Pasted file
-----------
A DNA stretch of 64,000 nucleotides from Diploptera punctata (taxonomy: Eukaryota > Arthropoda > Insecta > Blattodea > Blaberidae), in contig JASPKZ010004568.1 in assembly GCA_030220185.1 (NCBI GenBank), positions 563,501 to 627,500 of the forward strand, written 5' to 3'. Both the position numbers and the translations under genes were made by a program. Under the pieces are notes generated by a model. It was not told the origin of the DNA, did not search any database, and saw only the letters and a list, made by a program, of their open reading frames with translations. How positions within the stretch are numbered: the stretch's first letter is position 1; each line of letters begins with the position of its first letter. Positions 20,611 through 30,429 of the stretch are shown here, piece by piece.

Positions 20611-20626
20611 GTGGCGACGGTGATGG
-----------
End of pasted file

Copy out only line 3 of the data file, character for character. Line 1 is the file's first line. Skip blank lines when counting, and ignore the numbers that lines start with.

20611 GTGGCGACGGTGATGG